InvizBox Go Offers Open Source Online Privacy And Security
Team InvizBox have unveiled a new pocket sized device which has been created to provide an open source solution to online privacy and security. The small InvizBox box is capable of offering users a broad range of privacy options, allowing secure connectivity to the Internet from both desktop and mobile devices. As well as providing a portable battery pack that can help you recharge your smartphone and tablets when required. Watch the video below to learn more about the InvizBox online security hardware and its functions. Link to the article :
Open source is way forward: Red Hat

Users can modify software that comes for free Open source software will be the future of IT systems, says global open-source software services leader Red Hat. Over the past couple of years, the myths relating to reliability and security of open source software have been busted given the success of humongous projects including the UID, senior official of the company said. With open source, software comes for free. The source code is made available to users and they can modify and/or distribute it in anyway they want. Millions of open-source software developers across the world work on such software and keep updating them on an ongoing basis . Companies such as Red Hat offer technology support to open source users, whereby they implement the systems and fix issues as and when they occur. Link to the article :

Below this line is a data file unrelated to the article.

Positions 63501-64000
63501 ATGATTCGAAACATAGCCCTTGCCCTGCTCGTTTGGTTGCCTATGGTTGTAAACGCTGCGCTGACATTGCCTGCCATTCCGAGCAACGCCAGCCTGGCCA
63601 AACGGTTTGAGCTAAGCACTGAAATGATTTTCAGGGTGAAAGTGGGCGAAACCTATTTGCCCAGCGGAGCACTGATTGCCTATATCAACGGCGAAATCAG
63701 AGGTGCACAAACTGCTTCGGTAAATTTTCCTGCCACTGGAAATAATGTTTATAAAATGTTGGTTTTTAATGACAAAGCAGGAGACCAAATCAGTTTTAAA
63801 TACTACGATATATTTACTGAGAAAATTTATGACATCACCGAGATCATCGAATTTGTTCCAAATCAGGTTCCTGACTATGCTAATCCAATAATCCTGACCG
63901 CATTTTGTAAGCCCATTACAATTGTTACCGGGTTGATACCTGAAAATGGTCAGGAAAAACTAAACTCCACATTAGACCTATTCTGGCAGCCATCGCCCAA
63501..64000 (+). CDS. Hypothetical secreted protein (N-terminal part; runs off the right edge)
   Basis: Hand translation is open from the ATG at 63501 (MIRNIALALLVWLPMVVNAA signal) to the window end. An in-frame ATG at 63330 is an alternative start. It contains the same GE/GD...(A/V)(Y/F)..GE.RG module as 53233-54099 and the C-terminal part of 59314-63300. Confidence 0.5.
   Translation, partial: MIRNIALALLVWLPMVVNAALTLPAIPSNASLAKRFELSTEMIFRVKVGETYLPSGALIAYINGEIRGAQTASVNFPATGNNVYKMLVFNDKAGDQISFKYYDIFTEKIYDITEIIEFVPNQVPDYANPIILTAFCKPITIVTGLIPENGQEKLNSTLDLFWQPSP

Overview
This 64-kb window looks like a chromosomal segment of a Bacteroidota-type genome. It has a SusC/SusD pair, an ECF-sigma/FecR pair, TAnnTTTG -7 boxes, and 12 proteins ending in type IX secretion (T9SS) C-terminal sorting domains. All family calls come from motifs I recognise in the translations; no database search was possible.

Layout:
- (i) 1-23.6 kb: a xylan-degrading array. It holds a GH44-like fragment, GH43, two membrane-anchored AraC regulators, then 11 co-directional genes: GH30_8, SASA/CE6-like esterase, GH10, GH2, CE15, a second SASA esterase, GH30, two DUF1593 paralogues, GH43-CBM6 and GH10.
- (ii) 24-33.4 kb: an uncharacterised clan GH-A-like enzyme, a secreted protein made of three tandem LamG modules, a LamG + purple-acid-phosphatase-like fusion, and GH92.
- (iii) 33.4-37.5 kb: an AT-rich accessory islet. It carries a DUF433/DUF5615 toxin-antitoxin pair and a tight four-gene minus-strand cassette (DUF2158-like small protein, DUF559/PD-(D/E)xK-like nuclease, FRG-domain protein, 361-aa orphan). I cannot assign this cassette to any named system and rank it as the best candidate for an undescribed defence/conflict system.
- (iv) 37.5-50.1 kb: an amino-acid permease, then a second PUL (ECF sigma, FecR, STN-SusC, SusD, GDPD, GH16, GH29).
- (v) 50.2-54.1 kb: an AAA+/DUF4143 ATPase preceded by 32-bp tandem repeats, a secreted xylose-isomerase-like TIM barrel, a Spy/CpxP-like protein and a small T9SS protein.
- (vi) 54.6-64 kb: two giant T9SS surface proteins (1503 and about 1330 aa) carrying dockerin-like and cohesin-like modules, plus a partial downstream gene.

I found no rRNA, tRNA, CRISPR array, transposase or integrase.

How Open Source Is Changing Enterprises

There was once a time when IT vendors shunned the idea of open source. Why wouldn’t they? The idea of sharing their very own programming innovations with others was viewed as detrimental to any competitive business. But nearly 20 years on, open source is now in vogue and has been embraced by some of the biggest IT vendors and their clients. Open source allow vendors to develop different software and platforms that are compatible with each other. This provides assurance for enterprises that are throwing a chunk of money into software from one vendor. They can rest easy that even if that vendor’s business goes tits up the offering can still be supported by another. Link to the article :

Tech giants band together for open source video codec
Seven technology companies have partnered to create royalty-free and open source compression/decompression software for video, which will deliver high-quality streaming video optimised for the web. Open source umbrella organisation Mozilla, best known for the Firefox web browser, will contribute the Daala video compressor technology to the Alliance for Open Media project, which will merge with Cisco’s Thor and Google’s VP10 codecs. Link to the article :